The resulting full-length, Elemental Assets, was produced over more than an entire year, allowing Estroe to develop segue pieces to round out its few clamorous, floor-oriented designs. Defined by Estroe herself in an interview with RA as "a very personal reflection of my moods and certain events in my life," this extended gestation is one of the album's most commendable assets; you can hear the how fluidly and carefully it was arranged for leisure. Only the immersive, melodic swath of 2007's "Driven" has actually appeared before, and perhaps tellingly, that's also the record's deepest, most demented turn. For the most part, Elemental Assets seems pitched to the home-listeners, for those in preparation mode, or simply those looking for a soft night at home. Those seeking the dense night-rushes of "Driven," or the flush, almost trancey hedonism for which Connaisseur fans typically turn to the label may be surprised by its downy nature.
From the lush, swirling downtempo of "Late Night Thinking" to the pink-dawn synthetic strings and bumpy electro of the beautiful "Does It Ring a Bell," the record's concerned more with the climb than the summit. Bookended by two ambient pieces—"Intro"'s whispery tones and the slow water-drip atmospheres and springtime calm of closer "Margie Hendrika"—Elemental Assets muses more than it moves. "Inspirited Away" is a lengthy gaze, a long look around, with dim, distant synth melodies adrift in a steady four-four thump, while the rushes of wind and fluorescent tonal play of "Updraft" find Estroe raise our heart-rates briefly in one of the album's few potential floor pleasures.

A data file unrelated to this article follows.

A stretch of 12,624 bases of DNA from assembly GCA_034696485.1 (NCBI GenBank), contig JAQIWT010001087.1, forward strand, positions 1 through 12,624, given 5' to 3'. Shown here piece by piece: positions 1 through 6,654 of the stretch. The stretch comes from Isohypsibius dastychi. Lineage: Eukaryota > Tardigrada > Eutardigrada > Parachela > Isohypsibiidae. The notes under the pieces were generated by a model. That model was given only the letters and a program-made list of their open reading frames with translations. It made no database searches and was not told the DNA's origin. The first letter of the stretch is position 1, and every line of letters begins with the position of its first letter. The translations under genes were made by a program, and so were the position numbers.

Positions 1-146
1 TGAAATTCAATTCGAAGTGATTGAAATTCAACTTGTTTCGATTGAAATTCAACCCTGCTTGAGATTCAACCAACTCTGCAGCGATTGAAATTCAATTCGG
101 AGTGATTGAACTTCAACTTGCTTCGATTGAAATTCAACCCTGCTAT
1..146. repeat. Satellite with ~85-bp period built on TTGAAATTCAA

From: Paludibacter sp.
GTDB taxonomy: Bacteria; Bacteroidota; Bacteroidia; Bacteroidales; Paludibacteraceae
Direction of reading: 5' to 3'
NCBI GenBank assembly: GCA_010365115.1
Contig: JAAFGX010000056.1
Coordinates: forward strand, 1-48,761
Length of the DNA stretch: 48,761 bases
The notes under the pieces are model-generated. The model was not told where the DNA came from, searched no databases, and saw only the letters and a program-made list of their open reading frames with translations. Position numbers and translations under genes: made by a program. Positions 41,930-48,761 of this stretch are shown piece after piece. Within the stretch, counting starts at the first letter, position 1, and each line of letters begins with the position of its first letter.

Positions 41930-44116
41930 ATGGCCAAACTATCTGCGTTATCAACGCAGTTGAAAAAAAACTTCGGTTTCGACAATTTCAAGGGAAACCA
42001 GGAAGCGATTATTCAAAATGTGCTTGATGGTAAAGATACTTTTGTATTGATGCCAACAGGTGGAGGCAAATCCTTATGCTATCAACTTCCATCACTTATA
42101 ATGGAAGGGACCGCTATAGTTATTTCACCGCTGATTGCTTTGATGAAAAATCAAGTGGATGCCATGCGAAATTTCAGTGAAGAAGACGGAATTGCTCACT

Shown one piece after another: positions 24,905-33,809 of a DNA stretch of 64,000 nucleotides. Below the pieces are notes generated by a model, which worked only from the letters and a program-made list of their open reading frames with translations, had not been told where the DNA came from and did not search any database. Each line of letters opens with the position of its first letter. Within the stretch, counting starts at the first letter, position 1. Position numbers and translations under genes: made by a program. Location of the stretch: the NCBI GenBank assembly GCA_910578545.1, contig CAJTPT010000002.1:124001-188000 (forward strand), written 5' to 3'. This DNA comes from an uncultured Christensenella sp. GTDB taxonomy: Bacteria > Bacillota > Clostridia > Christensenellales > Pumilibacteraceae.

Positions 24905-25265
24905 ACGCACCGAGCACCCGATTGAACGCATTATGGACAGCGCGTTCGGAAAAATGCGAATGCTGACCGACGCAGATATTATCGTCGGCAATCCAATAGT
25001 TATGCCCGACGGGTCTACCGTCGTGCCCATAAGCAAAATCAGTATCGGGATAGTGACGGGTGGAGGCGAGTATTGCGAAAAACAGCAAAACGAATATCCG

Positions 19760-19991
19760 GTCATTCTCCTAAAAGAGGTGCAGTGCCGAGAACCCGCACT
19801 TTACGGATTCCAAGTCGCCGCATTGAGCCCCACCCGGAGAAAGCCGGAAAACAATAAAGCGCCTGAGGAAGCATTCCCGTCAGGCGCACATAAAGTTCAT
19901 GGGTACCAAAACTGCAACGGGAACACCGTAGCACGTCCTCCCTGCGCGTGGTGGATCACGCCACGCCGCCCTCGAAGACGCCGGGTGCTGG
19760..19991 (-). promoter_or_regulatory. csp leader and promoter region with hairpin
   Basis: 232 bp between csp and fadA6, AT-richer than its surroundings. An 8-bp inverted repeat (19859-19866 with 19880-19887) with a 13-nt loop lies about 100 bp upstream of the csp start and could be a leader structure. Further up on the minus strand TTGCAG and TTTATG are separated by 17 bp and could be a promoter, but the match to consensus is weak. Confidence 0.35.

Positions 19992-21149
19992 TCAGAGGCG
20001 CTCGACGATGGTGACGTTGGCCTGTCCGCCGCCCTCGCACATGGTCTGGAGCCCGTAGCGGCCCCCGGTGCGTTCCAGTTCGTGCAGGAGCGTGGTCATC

But Estroe isn't completely on her own for her first full-length outing. She's called in a couple of friends to give her navel-gazing a little reprieve. Famed electro vamper Miss Kittin drops in for the slow, strutty "Le Flaneur"; her voice sang-froid, daring and teasing, distant against more of Estroe's horizontal strings and the track's mannered house foundations. Samantha Leigh-Brow—of throwback outfit The Frank Pop Ensemble—accentuates "High Maintenance"'s aerial hover and sleek arpeggiated synth with a vocal just as full of wanderlust as the track beneath, a role far more classical here than Miss Kittin's. But, as I said, these moments are merely transitional for Elemental Assets. Ultimately, how much you return to the album will depend on how wistful you're feeling, how willing to indulge in Estroe's patently pretty brand of emotive daytripping.